He then ate only dry bread, that he might be able to assist the poor of the good God and his dear souls in Purgatory. But what he gave, he took from himself, for he always had at heart the practice of mortification, and especially that of the taste. He ate so little that his existence seemed a miracle. When pressed to eat, he would reply: “I am not hungry.” He was ingenious, also, in discovering means to stifle the cravings of hunger. His mother asked him one day what he did with the roots that he always carried in his pocket. “They serve,” he answered, “to chase away appetite.” Benedetta shed bitter tears over the austerities of her son, but her friends consoled her by telling her that he was a child of Heaven.

At the age of twenty, Gerard went for about a month to San Fele, a little town not far from Muro. He had been invited to do so by one of his townsmen, who had opened there a school for the higher branches. This man had need of a tailor to attend to the clothes of his boarding pupils. His name was Malpiedi. It would be difficult to imagine all that the Saint had to endure in his house. The pupils, with precocious malice, were ingenious in tormenting him, not only by insults, but by blows brutally multiplied. In the midst of the most inhuman treatment, which was often very prolonged, the holy young man uttered only the words, “Stop now!” or “O God!” or “What have I done to you?” And who would believe that Malpiedi himself, wishing doubtless to see how far the patience of the humble workman would go, subjected him several times to the punishment of the whip. But the pain never drew a complaint from this soul thirsting for martyrdom.

Love assimilates lovers. Deeply moved at beholding Jesus Christ treated during His Passion as a fool, Gerard under the influence of a supernatural inspiration, determined to imitate folly. This holy folly of divine love cost him dearly. The children ran after him in the streets of Muro, made sport of him, said a thousand insulting things to him, threw mud in his face and loaded him with blows. Some of them went so far as even to bind him with cords, drag him along the stony road and hold him up as a spectacle of derision to the multitude. Gerard bore all their cruel treatment, not as a fool, but as a Saint. With smiling and radiant countenance, he said: “All this is little for the love of Jesus Christ, who became like unto a fool of love for my sake.” It was at that moment the Lord placed upon his lips prophetic words: “You despise me now, but a time will come when you will hold me in honor and kiss my hand.” In the excess of his love for Jesus suffering, Gerard wished to undergo like Him the punishment of scourging. “Often,” relates Felix Farenga, the Saint’s friend and confidant, “very often, I had to tie him to a post and strike him over his bare shoulders with wet cords. He bore it with joy, and when I expressed my repugnance at striking him so long, he earnestly begged me to continue, until his body was one wound and his blood flowed on all sides.” The young lover of the Cross made use of another means to crucify himself. He had himself suspended from a beam, head downward, over some smoldering rags, that the smoke might torture his eyes and throat. “We ought to suffer,” he used to say, “to please Him who suffered so much for us.”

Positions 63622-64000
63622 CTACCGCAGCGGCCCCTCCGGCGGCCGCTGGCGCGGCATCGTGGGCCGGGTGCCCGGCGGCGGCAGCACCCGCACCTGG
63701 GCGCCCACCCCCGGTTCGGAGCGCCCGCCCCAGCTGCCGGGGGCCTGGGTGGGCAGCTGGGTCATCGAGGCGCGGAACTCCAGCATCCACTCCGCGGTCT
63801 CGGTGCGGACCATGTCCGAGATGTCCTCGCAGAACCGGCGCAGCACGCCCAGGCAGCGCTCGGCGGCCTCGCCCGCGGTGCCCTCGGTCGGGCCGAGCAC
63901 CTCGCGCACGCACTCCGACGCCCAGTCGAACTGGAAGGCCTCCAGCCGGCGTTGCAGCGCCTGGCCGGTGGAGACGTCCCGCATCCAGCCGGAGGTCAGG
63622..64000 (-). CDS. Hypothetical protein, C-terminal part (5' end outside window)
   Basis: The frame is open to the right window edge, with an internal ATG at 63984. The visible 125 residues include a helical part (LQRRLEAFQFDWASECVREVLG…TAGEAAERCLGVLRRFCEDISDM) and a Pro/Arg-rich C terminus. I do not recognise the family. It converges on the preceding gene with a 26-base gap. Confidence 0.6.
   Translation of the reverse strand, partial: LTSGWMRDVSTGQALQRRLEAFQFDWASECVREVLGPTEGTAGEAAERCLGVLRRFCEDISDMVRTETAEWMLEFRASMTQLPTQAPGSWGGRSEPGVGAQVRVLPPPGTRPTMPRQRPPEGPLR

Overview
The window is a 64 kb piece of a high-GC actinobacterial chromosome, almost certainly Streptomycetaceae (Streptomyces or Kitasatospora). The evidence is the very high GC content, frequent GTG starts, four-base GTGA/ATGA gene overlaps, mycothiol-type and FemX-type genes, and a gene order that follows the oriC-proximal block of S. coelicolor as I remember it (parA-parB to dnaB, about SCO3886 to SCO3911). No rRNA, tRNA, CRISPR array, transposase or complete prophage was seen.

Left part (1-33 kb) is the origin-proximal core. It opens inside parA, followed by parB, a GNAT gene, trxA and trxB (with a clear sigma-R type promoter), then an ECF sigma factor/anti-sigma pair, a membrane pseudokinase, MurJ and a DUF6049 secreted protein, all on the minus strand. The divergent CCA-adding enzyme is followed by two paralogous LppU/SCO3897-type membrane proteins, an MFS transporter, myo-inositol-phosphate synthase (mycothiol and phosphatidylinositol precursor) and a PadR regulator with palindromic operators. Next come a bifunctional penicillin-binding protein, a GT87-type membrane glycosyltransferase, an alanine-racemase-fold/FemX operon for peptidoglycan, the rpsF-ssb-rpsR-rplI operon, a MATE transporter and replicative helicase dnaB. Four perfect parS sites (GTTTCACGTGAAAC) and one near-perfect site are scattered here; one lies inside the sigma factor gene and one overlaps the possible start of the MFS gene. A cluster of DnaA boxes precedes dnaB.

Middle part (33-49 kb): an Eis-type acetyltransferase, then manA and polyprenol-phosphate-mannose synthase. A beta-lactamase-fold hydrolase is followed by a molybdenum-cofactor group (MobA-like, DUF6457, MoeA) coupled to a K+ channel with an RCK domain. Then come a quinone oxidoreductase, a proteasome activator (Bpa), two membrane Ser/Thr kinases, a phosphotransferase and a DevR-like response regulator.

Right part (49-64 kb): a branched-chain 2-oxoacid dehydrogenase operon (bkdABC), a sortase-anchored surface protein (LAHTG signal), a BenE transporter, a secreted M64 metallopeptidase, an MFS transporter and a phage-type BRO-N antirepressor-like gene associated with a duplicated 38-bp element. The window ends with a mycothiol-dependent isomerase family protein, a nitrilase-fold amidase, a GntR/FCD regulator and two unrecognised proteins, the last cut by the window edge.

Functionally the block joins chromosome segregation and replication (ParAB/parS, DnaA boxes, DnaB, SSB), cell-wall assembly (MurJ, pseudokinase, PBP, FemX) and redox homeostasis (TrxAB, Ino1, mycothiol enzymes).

This torment of smoke seems to have had for him a special attraction. One day, at the Stella house, he bent down under the mantlepiece just as a volume of thick smoke was mounting up from the fire. “Gerard, what are you doing there?” asked someone. “Smoke is good for beautiful eyes,” he answered gaily. In all these circumstances, Gerard followed an interior attraction which was the manifest expression of God’s designs over him. They who inflicted on him such torture knew him well, and it was their good faith that excused them for having made him suffer so cruelly.

It is customary in Italy to re-enact the scenes of the Passion. One of these pious spectacles was organized in the Cathedral of Muro, but someone was lacking to represent Jesus Crucified. Gerard obtained this favor. At the appointed hour, the Cathedral doors were opened, and Gerard was seen hanging on the cross, his arms extended and as if in agony. At this sight, the people burst into tears, and Benedetta, unprepared to behold her son in such a situation, uttered a cry of anguish and fell fainting. If Gerard was smitten with the sublime folly of the Cross, he was not less so with that of the Eucharist. As during the day, he could not fully satisfy his heart, obliged as he was to labor for his living, he indemnified himself at night. The sacristan of the Cathedral, a relative of his, readily gave him the keys of the Holy Place. There Gerard, seraph of love, found his delight in spending whole nights in adoration at the foot of the holy Tabernacle. The Heart of the good Master, ravished by the touching simplicity and holy folly of the pious young man, gave him to understand, in order to try him, that He looked upon his conduct as worthy of a fool. “But Thou, O my good Jesus,” responded Gerard with holy familiarity, in which the most ardent love and the most filial respect were mingled, “hast not Thou given me the first example of folly by thus imprisoning Thyself for me?”

On another occasion, the Divine Master reproached him lovingly for the apparent extravagance of his piety. “O my God,” replied Gerard, “how canst Thou address such a reproach to me? Is it not Thyself Who hast taught me these follies?” He would have desired to inflame the universe with the burning ardor that consumed his own heart for the Blessed Sacrament. How often were these words heard to escape his lips: “Come, let us go to see Jesus, our Prisoner of Love!”